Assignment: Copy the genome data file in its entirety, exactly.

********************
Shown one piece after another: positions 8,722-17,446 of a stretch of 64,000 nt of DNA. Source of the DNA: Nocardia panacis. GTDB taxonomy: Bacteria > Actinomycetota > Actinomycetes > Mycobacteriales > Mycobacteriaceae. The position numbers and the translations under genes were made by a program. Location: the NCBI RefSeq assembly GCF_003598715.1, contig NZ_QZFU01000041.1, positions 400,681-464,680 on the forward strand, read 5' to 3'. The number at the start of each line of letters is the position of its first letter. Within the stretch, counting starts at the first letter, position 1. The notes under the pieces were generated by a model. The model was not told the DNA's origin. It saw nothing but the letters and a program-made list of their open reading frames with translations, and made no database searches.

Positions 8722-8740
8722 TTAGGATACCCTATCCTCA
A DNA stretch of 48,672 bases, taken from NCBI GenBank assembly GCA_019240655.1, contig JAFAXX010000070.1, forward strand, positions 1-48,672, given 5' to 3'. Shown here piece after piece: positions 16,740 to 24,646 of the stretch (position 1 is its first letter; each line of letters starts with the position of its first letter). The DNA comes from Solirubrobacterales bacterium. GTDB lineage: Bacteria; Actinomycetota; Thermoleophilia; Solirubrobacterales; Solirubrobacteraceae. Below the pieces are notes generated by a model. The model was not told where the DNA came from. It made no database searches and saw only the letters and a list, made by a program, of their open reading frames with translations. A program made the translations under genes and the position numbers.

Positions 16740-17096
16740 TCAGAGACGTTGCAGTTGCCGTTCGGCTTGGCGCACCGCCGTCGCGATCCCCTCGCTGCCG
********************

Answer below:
Shown one piece after another: positions 8,722-17,446 of a stretch of 64,000 nt of DNA. Source of the DNA: Nocardia panacis. GTDB taxonomy: Bacteria > Actinomycetota > Actinomycetes > Mycobacteriales > Mycobacteriaceae. The position numbers and the translations under genes were made by a program. Location: the NCBI RefSeq assembly GCF_003598715.1, contig NZ_QZFU01000041.1, positions 400,681-464,680 on the forward strand, read 5' to 3'. The number at the start of each line of letters is the position of its first letter. Within the stretch, counting starts at the first letter, position 1. The notes under the pieces were generated by a model. The model was not told the DNA's origin. It saw nothing but the letters and a program-made list of their open reading frames with translations, and made no database searches.

Positions 8722-8740
8722 TTAGGATACCCTATCCTCA
A DNA stretch of 48,672 bases, taken from NCBI GenBank assembly GCA_019240655.1, contig JAFAXX010000070.1, forward strand, positions 1-48,672, given 5' to 3'. Shown here piece after piece: positions 16,740 to 24,646 of the stretch (position 1 is its first letter; each line of letters starts with the position of its first letter). The DNA comes from Solirubrobacterales bacterium. GTDB lineage: Bacteria; Actinomycetota; Thermoleophilia; Solirubrobacterales; Solirubrobacteraceae. Below the pieces are notes generated by a model. The model was not told where the DNA came from. It made no database searches and saw only the letters and a list, made by a program, of their open reading frames with translations. A program made the translations under genes and the position numbers.

Positions 16740-17096
16740 TCAGAGACGTTGCAGTTGCCGTTCGGCTTGGCGCACCGCCGTCGCGATCCCCTCGCTGCCG